Systems Model Series: Boundary Critique and Systemic Intervention

Boundary Critique, Systemic Intervention

Adapted from the article originally written by Ndirangu Warugono

for the Cabrera's, Cornell University, System Thinking in Public Affairs Course


Boundary Critique and Systemic intervention both fall into the third wave of systems thinking [1]. In response to the power dynamics introduced by social theory and postmodernism, boundary critique, in particular, focuses on what is not considered or marginalized by these two schools of thought and assigns a corresponding value judgment.

This dynamic occurs in response to boundary judgments drawn by different agents1 where one agent may draw a more narrow boundary than the other. The area between these groups’ boundaries is the margin and often requires secondary agents, with a wider boundary judgment, to be subject to the parameters of the primary boundary.

MarginalizationThe conflict between these two boundaries can be resolved by making the margin area sacred (valuable and included) or profane (ignored).

Systemic intervention, in extension, is defined by a deliberate change made by an agent in consideration of these boundaries and is unique for its consideration of observation as a form of intervention. Observation as intervention, rather than a passive “objective” exercise incorporates both the means by which the parameters of an observation are created and their subsequent execution and results are determined.[2]

The relationship between boundary critique and Systemic Intervention is drawn from Critical Systems Thinking (CST) and comprises critical awareness, improvement, and methodological pluralism. Each of these core principles works in tandem to provide more holistic forms of evaluation.[3]

Core principles:

Critical Awareness - identifying biases through continuous re-examination and understanding their origins and implications.

Improvement - incorporating an understanding of power dynamics and their determination of scope and success. Methodological Pluralism - leveraging the strengths of a variety of research methods to coherently draw more conclusions from more complex scenarios.


Systemic Intervention as a tool of Systems Thinking can be applied in a variety of ways. For instance, a policy that seeks to mitigate the vulnerabilities of homeless youth can leverage a pluralistic approach by incorporating multiple research methodologies.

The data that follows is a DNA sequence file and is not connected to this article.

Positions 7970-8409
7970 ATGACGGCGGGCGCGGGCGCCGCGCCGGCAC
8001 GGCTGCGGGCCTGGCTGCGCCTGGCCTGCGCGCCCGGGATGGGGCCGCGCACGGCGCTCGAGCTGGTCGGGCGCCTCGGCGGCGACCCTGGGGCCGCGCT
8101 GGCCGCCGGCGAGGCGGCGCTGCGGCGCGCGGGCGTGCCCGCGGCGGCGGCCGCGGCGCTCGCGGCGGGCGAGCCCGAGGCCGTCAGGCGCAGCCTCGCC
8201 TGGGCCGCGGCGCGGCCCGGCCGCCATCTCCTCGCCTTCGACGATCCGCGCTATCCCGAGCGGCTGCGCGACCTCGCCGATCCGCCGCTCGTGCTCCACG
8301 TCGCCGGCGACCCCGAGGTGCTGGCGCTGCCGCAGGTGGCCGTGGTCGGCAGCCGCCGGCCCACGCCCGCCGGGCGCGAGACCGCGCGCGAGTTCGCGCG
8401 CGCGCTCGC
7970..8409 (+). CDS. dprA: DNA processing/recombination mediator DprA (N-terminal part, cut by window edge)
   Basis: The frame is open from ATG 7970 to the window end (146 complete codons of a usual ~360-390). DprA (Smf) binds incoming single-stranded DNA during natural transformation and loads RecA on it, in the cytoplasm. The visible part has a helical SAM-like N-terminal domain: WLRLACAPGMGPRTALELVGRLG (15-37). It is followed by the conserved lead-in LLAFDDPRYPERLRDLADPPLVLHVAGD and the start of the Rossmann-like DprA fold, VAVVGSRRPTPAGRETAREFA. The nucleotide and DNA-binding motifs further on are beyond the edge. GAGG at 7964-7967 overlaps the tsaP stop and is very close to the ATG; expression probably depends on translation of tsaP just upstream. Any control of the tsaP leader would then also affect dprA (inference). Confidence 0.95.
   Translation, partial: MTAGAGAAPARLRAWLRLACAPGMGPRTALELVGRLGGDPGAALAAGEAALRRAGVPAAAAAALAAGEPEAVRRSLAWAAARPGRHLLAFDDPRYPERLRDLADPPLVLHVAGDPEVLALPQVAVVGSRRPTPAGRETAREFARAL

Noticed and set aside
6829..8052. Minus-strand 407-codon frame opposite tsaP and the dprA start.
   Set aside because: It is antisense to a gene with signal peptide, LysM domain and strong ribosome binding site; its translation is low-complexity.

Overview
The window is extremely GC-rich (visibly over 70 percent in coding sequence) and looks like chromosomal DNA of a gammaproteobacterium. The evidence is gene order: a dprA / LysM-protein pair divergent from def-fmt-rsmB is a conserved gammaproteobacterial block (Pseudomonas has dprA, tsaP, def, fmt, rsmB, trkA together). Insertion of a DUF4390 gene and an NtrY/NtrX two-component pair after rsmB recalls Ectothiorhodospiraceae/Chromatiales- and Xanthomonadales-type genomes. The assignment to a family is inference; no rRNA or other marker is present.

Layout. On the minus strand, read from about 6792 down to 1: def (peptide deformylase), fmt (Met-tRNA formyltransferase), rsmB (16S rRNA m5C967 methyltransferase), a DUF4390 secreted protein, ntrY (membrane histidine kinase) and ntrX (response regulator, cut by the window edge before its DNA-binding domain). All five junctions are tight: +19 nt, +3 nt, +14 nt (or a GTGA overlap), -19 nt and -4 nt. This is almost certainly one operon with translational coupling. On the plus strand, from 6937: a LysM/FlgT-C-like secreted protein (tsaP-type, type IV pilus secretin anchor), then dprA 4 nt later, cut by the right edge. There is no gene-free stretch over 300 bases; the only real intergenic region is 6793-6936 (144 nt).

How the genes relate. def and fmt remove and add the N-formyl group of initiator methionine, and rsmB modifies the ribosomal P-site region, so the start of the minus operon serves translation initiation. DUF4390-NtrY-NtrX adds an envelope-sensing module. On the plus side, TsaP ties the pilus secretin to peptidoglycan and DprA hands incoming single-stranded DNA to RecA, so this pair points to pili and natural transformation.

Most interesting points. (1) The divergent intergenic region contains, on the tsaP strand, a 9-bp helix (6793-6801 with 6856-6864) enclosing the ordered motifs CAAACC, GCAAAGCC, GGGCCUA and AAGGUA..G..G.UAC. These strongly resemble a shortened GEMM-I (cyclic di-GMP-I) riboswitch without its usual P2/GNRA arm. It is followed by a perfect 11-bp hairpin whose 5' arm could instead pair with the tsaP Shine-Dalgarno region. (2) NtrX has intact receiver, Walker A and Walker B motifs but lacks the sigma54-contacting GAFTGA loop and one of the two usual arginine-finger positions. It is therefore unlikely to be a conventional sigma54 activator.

Most notably, the utilization of both a Boundary Critique and Systemic Intervention framework, allows for the inclusion of the youth as viable stakeholders in the research and policy creation process. This broadens the boundary judgment and centers their voices by bringing them in from the margin.

In addition to simply valuing the voice of these stakeholders, it is also remarkable that they can be given the same gravity of importance in the process of the study. This accounts for the power dynamic created by the fact that they are young and often dismissed or infantilized. The result is that they are brought into the conversations in the same context as more traditional stakeholders: social workers, policy specialists, and/or researchers. [2]



  • Pluralistic Approaches - allows for a combination of methodologies and broadens the perspective the findings.
  • Adaptable - as power dynamics or wicked problems evolve, a systemic approach and a revisiting of boundaries allows for more feedback to be considered and better understanding of the issue.


  • Consensus building of stakeholders - incorporating a pluralistic approach and accounting for multiple perspectives can make processes seem slower and/or less efficient.
  • Theories around marginalization are contentious - accounting for the boundaries associated with power dynamics can rely on compromise to move forward which can also seem slower and/or less efficient.

Sources and further readings

  1. Coghlan, David, and Mary Brydon-Miller, eds. The SAGE encyclopedia of action research. Sage,
  2. Midgley, Gerald. "Systemic intervention." Systemic Intervention. Springer, Boston, MA, 2000. 113-133. 3.Midgley, Gerald, Isaac Munlo, and Mandy Brown. "The theory and practice of boundary critique: developing housing services for older people." Journal of the Operational Research Society 49.5 (1998): 467-478.